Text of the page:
Last week, I wrote about Delta Air Lines and a new policy that made a lot of customers angry. As a percentage of overall travelers, the number of those affected by the policy wasn't particularly large, but they were more likely to be some of Delta's best and most loyal customers. 

The policy added restrictions to the way customers could use Delta's members-only Sky Clubs. Basically, members could only visit a Sky Club up to three hours before their departing flight, and could no longer visit once they reached their destination. 

You might be thinking, "I don't care. This has nothing to do with me," and if you've never been in a Sky Club, you're at least partially right. Except, I think there's a valuable lesson to this story. Let me explain:

The change, and the way Delta rolled it out, didn't go over well. That's not surprising--when people pay for something, and a company makes a change that makes them feel as though the thing they paid for is less valuable, it doesn't usually make them happy.

For the most part, the two primary ways to get access to Delta's Sky Clubs are to pay for an annual membership or to have a high-annual-fee credit card that includes access as a benefit. There are a few other options. For example, Delta's highest tier of frequent-flier status offers the option to select a membership as a benefit.

That means the people who were most likely to be affected by the change are also most likely to be some of Delta's best customers. Even if you make a change with the best of intentions, it's generally not a great business move to upset your most valuable customers.

In this case, many of those customers reached out to Delta and expressed their frustration. Delta declined to say how many customers sent feedback about the change, but it was enough to get the company's attention. 

As a result, Delta seems to have changed its mind. Well, sort of. It scrapped half of the change--the part about using a Sky Club when you arrive at your destination--but kept the part about limiting access to three hours before your flight.

Here's how Claude Roussel, the managing director for Delta's Sky Clubs, explained it in an email to customers:

Last week we announced updates to our Delta Sky Club access policy with the intention of improving your experience during the busy summer months. We heard your feedback in response to the updates, including that some customers want to visit a Club to refresh after landing or to recharge ahead of a meeting.

We value your input -- and we've acted on it. Just as you can today, customers with Delta Sky Club access may continue to use Clubs upon arrival.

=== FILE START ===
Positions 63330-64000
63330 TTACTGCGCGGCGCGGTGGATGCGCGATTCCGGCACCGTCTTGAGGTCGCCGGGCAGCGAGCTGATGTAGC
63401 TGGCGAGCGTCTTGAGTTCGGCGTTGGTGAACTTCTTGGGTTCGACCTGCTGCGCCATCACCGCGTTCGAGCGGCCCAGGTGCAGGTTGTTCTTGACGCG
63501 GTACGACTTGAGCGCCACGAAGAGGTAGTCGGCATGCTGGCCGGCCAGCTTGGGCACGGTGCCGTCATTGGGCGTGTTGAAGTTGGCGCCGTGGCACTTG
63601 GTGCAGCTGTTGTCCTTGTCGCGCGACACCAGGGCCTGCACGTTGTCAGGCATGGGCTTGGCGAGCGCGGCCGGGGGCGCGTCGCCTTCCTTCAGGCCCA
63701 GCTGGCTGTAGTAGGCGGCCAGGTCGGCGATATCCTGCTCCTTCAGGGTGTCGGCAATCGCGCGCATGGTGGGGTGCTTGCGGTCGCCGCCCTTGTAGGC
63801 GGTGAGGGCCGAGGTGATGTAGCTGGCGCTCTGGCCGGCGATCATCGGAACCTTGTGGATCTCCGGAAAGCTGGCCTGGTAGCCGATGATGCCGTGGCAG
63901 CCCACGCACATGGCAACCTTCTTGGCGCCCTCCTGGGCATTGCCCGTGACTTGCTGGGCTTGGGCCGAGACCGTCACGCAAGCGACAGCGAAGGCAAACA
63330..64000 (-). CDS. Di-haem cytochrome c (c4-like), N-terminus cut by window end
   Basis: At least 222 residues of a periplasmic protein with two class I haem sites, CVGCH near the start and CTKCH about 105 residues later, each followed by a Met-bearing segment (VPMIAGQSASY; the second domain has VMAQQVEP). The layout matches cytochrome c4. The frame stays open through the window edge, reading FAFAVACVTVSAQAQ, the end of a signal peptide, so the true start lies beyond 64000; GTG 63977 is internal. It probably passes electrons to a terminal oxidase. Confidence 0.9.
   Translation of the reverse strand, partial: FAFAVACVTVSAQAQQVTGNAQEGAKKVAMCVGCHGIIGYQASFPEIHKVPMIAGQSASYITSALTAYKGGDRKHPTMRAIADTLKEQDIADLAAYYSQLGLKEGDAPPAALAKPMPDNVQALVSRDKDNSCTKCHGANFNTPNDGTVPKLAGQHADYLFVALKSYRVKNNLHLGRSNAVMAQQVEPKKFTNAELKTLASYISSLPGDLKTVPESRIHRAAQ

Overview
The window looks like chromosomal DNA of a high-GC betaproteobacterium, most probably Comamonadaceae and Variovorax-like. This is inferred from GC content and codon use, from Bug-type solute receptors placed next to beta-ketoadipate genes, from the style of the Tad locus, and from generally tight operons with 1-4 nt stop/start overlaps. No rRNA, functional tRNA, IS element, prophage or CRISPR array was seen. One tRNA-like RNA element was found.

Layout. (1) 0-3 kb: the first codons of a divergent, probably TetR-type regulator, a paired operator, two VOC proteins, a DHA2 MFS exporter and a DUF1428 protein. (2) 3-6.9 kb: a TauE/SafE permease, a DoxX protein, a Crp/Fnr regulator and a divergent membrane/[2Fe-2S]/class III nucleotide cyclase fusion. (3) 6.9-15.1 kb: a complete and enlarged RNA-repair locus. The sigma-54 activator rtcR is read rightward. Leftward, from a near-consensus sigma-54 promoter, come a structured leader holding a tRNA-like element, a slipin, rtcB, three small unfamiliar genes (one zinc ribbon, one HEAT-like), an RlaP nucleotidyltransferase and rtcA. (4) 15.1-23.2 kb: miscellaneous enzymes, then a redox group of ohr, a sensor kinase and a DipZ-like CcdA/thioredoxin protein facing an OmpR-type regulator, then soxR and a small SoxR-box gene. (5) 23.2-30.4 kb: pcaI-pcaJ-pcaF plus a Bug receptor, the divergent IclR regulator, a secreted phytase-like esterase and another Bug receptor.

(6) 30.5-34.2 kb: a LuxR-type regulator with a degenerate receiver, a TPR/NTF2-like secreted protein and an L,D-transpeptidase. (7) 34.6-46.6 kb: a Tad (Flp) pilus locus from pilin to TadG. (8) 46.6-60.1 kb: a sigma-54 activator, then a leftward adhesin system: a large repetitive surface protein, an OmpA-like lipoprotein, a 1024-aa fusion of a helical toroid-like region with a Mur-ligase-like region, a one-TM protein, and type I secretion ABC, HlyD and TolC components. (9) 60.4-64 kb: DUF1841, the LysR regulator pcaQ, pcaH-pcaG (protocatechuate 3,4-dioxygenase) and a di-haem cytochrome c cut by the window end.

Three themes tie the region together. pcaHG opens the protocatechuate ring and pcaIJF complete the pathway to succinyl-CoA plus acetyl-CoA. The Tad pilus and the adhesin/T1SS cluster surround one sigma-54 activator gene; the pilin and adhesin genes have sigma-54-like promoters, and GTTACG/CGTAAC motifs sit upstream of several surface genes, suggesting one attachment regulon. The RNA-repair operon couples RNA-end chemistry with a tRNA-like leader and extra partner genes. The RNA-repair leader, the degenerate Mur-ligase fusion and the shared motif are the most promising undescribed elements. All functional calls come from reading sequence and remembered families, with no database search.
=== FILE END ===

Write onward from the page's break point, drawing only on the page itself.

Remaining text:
In this case, it's actually a significant change. If you're used to taking a redeye flight to the East Coast for a day of meetings, you might have paid for a Sky Club membership so you have a place to take a quick shower before you head off to a day of meetings. After all, if your flight lands at 6:30 a.m., it's not like you can check into a hotel to freshen up. 

By the way, you know how you can tell whether a company really does "value your input?" The next four words: "we've acted on it."

It's to Delta's credit that the airline is listening to feedback. The brilliant part of its response is that it's willing to make a change. That's the lesson here. Sometimes you have to be willing to listen to your customers, swallow your pride, admit you made a mistake, and do the right thing.

"Your feedback remains essential to our continued success in delivering an elevated experience," Roussel wrote. "As we continue to see increased volumes in our Clubs, we are working hard to support our service teams and add more ambassadors to ensure the best Delta Sky Club experience that you have come to expect and deserve." 

Look, you can understand why Delta made the change. The reality was that Sky Clubs were getting pretty crowded. In some cases, the company was turning people away because the lounges were already overcrowded. That's not a great experience, and Delta made a good faith effort to solve that problem.

My point, however, was that if you make it really easy for people to get access to your ultra-exclusive club, you create a lot of demand and it starts to feel, well, less exclusive. The solution shouldn't be to make the thing you sold less valuable for your best customers.

That's not just true for airlines. It's true for every business. Focus on doing the right thing for your customers. When you get pushback, ask yourself whether the problem you're creating is bigger than the one you're trying to solve. If that's the case, the best thing you can do is step back and do the next right thing for your customers.